WASHINGTON -- With former Massachusetts Governor Mitt Romney set to formally announce his presidential campaign this week and with several publications using the occasion to revisit the health reform plan he authored, it's worth recalling exactly why the policy has proved problematic in Republican circles.
In his first run for the White House in 2008, Romney received a fair amount of pushback for the individual mandate included in his plan, which required Massachusetts's residents of a certain income to purchase insurance. But the fact that his health care law covered elective abortions caused him equally painful headaches.
Among social conservatives, this was an impossible hurdle to overcome, largely because it confirmed notions that Romney's 2008 pro-life platform was merely masking a long history of support for abortion rights. American Right to Life ran a cartoonish ad accusing him of a willingness "to sacrifice children" while "lying for your vote."
Flash forward four years and the issue seems likely to be even more damaging to Romney's campaign prospects. The White House has hailed Romney's health care law as the philosophical foundation for the president's own stab at reform. The biggest difference between the two (beyond the state v. national approach) is that Obama's law maintains the Hyde Amendment, which bans federal money from being used on abortions.
Abortion coverage wasn't some insignificant feature of the Affordable Care Act. It was, next to the mandate, the key fault line upon which the bill seemed likely to be derailed. When it was signed into law, then-Rep. Bart Stupak (D-Mich.), who had pushed for the strictest anti-abortion language possible, was called a "baby killer" by a colleague for not going far enough.
That Romney is already facing critical coverage on this front is entirely expected, given what he experienced the last time he ran for president. What seems different this time is the way in which he and his supporters are electing to push back. In 2008, the former governor chose to insist that his preference was for a federal approach: in which state governments outline their own abortion laws while he, as president, would seek to overturn Roe V. Wade.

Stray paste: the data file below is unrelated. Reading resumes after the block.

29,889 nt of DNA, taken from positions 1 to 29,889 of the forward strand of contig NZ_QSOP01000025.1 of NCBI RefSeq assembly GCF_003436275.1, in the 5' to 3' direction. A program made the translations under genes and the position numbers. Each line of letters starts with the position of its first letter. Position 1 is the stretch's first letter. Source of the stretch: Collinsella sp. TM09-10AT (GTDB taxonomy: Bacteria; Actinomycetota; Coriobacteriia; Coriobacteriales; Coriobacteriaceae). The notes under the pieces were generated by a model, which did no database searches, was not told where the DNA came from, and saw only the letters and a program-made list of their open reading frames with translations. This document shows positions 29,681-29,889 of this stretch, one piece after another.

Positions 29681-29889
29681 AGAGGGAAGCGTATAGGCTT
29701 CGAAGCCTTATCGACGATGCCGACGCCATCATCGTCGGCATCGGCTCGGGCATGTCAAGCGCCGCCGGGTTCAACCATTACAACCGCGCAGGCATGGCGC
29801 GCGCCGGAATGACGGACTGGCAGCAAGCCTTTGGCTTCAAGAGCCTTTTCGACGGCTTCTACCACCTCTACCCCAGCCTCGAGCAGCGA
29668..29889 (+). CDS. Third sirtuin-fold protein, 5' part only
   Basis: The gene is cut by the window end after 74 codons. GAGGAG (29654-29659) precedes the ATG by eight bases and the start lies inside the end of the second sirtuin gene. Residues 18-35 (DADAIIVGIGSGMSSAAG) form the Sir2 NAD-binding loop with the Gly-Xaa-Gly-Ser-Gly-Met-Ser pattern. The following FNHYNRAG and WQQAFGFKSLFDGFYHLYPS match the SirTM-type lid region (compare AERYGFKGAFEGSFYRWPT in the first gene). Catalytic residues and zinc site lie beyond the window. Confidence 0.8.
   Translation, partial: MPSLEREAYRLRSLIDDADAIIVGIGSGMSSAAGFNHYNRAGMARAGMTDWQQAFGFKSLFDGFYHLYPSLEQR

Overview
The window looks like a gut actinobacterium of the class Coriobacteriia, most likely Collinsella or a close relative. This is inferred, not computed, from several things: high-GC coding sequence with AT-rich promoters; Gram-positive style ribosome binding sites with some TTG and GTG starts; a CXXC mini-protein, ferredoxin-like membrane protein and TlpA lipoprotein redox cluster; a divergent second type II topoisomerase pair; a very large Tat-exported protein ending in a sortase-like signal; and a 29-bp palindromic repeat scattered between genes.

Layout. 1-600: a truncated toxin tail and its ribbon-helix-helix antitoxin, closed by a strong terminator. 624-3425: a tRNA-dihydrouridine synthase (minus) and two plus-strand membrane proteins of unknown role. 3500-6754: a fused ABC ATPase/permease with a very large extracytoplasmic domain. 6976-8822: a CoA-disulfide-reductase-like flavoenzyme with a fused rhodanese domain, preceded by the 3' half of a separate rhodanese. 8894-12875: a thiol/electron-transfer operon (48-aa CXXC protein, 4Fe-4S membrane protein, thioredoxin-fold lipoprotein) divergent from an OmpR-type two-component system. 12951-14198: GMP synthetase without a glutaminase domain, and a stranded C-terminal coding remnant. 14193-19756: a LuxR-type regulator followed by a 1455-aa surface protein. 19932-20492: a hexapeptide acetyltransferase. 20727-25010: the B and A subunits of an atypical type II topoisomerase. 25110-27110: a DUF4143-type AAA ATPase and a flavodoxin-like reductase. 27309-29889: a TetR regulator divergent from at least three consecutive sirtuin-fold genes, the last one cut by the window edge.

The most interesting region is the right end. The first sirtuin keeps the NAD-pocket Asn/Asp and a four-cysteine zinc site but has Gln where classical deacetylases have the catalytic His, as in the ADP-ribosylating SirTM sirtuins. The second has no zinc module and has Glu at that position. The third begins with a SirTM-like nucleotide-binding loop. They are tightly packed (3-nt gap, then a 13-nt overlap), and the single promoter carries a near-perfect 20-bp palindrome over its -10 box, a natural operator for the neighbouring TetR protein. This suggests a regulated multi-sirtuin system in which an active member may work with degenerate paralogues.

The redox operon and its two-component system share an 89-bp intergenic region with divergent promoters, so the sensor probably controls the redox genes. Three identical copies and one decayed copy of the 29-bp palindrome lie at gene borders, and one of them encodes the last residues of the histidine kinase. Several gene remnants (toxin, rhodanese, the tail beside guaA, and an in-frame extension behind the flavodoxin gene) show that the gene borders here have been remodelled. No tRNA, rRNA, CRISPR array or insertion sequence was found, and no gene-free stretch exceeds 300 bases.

This time around, defenders of the Massachusetts health care plan are basing their argument on policy grounds, insisting that Romney had no say over whether or not abortion ended up covered under the plan.
"The health care bill signed by Mitt Romney didn't mention abortion," said one Massachusetts Republican who asked not to be identified because he considered the issue settled and did not want to be seen as re-litigating it. "Established court precedent in Massachusetts is that if the state is going to subsidize health care services, they must offer abortion services. That is why Massachusett's Medicaid program (50% funded by state) includes abortion services, irrespective of the federal Hyde amendment."
Other officials, including Democrats, concurred that it was, for the most part, the courts, not the governor, that had determined that abortion would be covered under Massachusetts' health care law. Even if there were no legal requirements, they added, Romney had little power to intervene. The Connector Authority, an independent public authority created under the law, was responsible for administering the Commonwealth Care package. Choices of what was covered were left to that ten-person board.
"On this one, I think Romney is exactly right," said Jonathan Gruber, a liberal-leaning MIT economics professor who worked with the former governor on his reform law. "The bill and his plan were very vague about what was to be covered. The bill did not specify what was to be included. That was the board's decision. He didn't put in the law that it couldn't cover abortion. There was a minimum benefits package to be decided by the board."
Romney did have say over who was on the board. He appointed four of the ten members, but by the time the decision to cover health care was made, those members "had been replaced by then," according to Gruber.
Whether that distance is enough to absolve or clear Romney in the eyes of social conservatives remains to be seen. A call to Right to Life to see how closely they would track this issue in 2012 wasn't returned. But it does seem likely that the political press, not to mention the wider public, has gained a much more technical understanding of health care policy -- owing to the copious amount of articles written on reform during the past two years -- and will be more inclined to write substantively about it during this presidential campaign cycle.
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